• Sir Robert Francis says senior managers should be regulated as part of a reformed system
  • The Mid Staffordshire public inquiry chair also questions the fit and proper person test
  • Calls for professional regulators to change their focus to do more for patient safety

Senior NHS managers should be regulated in the same way as nurses and doctors to ensure public trust and confidence, the chair of the Mid Staffordshire public inquiry has said.

Sir Robert Francis QC also said it is time for a “radical rethink” about how regulators like the General Medical Council and Nursing and Midwifery Council operate saying: “At the moment [professional regulation] processes do not meet public expectations and only affect a very small minority of registrants, at huge financial and human cost. A more risk based, supportive approach, might be more effective than punitive action.”

Robert Francis

Robert Francis

Sir Robert questioned the effectiveness of the fit and proper person test

In an article on hsj.co.uk today, he says senior managers should be regulated on the same basis as clinicians as part of a reformed regulatory system.

The leading barrister and CQC board member also questioned the effectiveness of the fit and proper person test, and has doubts about whether it can “achieve a level playing field between all healthcare leaders”.

In the Mid Staffordshire public inquiry report, Sir Robert recommended a fit and proper person test to ensure board directors could be removed by the trust, or the regulator. So far the CQC has not exercised its ultimate sanction against any NHS director.

Sir Robert first recommended regulation of managers in his first independent report into Mid Staffordshire in February 2010.

In his article, Sir Robert says it was clear from CQC inspections that “safety remains a problem in the NHS.”

He writes that the NHS complaints system needs to be “radically improved” to create a system where “complainants are genuinely involved in all stages.” Patients should also be able to achieve redress without litigation, he said.

Under his suggestions for reforming regulators Sir Robert argues the focus should be on “systemic deficiencies”, which “should always be looked for and taken into account” with regulators coordinating actions where different staff are involved in the same event.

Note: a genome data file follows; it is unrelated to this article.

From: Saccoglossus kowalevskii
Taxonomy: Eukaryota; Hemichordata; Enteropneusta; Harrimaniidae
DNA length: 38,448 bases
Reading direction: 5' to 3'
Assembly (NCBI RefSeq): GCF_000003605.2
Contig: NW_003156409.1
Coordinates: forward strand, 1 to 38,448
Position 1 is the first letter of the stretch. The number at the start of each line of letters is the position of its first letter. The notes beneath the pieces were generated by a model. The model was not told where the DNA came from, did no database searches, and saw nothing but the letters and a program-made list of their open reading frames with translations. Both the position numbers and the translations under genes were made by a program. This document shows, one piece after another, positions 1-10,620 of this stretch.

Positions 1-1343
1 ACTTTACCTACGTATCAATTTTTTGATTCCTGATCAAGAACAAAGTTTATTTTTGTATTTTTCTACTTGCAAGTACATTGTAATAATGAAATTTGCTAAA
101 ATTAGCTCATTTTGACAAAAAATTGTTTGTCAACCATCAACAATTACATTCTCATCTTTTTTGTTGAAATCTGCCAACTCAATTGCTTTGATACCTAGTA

Other ideas include mediation to resolve complaints with grievances about one clinician sparking wider investigations of others who may have been involved.

He says allegations linked to a worker having raising safety or probity concerns should be taken into account, adding that staff who “raise honestly held concerns with regulators should be supported and recognized and the behaviour of the employer should be monitored.”

The focus should be on learning not blame for errors, he adds.

“There is an increasing awareness that protecting patients from harm is not a simple matter of identifying medical error and finding a professional to blame for it. The question arises as to how professional regulators can best contribute to patient safety and what role fitness to practice proceedings have in this context.”

The Care Quality Commission told HSJ it was still gathering evidence for its review into how well the fit and proper person test was working so far and that it was likely the board would be updated before April.

Asked whether it agreed with Sir Robert that senior managers should be regulated like clinicians, a spokesman for the Department of Health declined to answer but said the government believed the fit and proper person test was “an improvement on the position previously.”

Exclusive: Robert Francis calls for regulation of senior managers